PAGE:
You Will Not Have My Hate’

by Antoine Leiris

This moving and courageous memoir covers eleven terrible days in the lives of Antoine Leiris and his 17 month old son Melvil. On the evening of 13th November 2016 Antoine is alone in his Paris flat looking after Melvil while his wife Helene is out at a concert. Suddenly he starts receiving anxious text-messages from friends, but without further explanation. Wondering at the cause of all this concern, he reaches for the TV remote control and the news of the terrorist attack at the Bataclan Theatre unfolds before his appalled and briefly unbelieving eyes. He tries to call Helene on her phone; she doesn’t answer. Antoine drives through the night, visiting with increasing desperation followed by stunned resignation all the hospitals in the city which have taken in the victims of the attack. That night Helene was one of 88 people who had been killed in the Bataclan massacre.

In the days that follow, Antoine experiences extremes of grief for himself and his baby son. He takes us with extraordinary acuity through the practical and emotional staging posts in grieving which he has to endure; the inadequate expressions of sorrow with which his family and friends besiege him, the dire impression of having become an exhibit; the forlorn attempts at providing meals made by the mothers in Melvil’s nursery group, the traumatic meeting with his friend who had been wounded at the concert but who had survived; the viewing of Helene’s body; the funeral arrangements; and finally, the first visit with Melvil to Helene’s grave, an event which brings about a form of catharsis for Antoine and of understanding for his child which would earlier have seemed impossible to accomplish.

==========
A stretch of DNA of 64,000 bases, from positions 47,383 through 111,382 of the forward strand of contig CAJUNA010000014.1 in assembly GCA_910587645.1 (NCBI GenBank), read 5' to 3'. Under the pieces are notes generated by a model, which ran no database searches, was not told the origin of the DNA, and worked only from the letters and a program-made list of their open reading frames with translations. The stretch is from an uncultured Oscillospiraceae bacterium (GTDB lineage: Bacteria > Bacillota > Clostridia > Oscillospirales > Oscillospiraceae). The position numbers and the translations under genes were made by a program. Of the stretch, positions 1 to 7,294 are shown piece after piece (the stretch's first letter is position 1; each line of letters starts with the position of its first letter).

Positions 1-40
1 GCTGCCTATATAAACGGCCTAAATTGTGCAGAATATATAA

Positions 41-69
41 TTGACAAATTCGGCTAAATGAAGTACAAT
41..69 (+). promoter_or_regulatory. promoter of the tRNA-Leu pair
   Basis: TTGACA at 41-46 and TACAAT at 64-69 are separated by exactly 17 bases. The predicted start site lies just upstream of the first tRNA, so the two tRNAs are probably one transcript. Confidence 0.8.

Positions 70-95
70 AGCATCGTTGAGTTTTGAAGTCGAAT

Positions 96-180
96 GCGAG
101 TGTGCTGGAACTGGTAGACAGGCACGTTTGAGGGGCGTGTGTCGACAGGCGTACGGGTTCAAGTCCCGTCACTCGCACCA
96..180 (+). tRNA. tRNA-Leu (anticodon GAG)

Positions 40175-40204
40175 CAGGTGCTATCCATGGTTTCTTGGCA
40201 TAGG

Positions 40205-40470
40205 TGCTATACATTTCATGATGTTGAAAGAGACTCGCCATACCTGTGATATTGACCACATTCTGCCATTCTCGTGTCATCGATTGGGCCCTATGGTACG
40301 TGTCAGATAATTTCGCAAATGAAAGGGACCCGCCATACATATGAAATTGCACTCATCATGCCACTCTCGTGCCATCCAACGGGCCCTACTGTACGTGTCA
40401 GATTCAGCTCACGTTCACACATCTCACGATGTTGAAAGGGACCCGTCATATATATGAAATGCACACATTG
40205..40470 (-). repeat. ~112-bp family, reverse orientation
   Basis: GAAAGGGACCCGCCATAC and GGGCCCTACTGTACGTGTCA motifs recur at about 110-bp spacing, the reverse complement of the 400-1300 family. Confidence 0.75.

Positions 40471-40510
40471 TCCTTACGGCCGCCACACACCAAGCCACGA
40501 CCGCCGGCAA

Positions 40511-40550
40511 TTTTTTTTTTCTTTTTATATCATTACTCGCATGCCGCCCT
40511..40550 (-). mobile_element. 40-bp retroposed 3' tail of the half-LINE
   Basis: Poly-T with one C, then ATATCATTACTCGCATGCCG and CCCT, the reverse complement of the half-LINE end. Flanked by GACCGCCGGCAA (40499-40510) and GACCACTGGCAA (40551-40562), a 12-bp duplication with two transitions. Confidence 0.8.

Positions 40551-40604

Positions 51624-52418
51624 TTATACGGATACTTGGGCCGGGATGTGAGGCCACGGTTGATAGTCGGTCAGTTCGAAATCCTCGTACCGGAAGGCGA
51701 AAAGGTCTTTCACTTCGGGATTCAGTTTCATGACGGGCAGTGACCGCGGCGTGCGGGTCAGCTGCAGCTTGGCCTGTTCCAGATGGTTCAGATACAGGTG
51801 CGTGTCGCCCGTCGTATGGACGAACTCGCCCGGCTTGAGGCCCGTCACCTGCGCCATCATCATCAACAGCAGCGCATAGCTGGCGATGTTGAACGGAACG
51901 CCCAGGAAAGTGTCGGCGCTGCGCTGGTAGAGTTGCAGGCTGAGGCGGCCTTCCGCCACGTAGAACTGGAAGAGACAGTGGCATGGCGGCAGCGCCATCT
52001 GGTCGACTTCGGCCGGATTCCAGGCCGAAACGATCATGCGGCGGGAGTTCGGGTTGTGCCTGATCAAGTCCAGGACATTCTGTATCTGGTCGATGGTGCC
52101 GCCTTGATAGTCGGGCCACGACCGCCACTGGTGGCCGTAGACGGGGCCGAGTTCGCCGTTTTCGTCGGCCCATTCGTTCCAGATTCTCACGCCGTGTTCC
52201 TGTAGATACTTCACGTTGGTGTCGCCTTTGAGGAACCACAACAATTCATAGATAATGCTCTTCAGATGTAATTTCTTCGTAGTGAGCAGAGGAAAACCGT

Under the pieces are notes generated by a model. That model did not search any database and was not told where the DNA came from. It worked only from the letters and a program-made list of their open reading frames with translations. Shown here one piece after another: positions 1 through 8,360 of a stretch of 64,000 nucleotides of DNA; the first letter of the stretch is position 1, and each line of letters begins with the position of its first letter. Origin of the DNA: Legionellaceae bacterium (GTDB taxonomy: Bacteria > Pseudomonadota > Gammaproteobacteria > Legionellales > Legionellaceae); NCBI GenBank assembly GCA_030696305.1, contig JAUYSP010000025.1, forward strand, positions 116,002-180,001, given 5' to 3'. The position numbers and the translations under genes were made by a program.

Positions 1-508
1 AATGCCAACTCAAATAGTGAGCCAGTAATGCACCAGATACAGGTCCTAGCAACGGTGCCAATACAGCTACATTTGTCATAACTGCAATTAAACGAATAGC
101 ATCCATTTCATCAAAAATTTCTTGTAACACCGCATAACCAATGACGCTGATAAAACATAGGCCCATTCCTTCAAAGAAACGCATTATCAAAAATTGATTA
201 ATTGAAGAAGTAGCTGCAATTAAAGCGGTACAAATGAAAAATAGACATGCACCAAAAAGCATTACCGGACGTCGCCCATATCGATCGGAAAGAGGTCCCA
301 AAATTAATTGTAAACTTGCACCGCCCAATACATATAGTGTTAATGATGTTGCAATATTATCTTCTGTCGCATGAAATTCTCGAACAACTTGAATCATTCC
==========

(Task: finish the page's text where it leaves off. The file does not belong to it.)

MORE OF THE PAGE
Three days after the attack, Antoine posted an open letter to his wife’s killers on Facebook. In it he wrote: ‘On Friday night, you stole the life of an exceptional being, the love of my life, the mother of my son, but you will not have my hate…that is what you want, but to respond to your hate with anger would be to yield to the same ignorance which made you what you are. You want me to be scared, to see my fellow citizens through suspicious eyes, to sacrifice my freedom for security. You have failed. I will not change’. The letter ends thus: ‘…all his life this little boy will defy you by being happy and free. Because you will not have his hate either.’ The letter became a social media phenomenon throughout France and the rest of the world, but more importantly for us, it creates a vivid and profound empathy.

This short book, which has been superbly translated, is a statement of such immediacy, of such emotional force and of such clarity of expression in circumstances which might have been thought beyond the power of adequate description, that it deserves to live long in readers’memories.

Harvill Secker127 pp hardback £10.00

Translated from the French by Sam Taylor

Reviewed by Jonathan Stones

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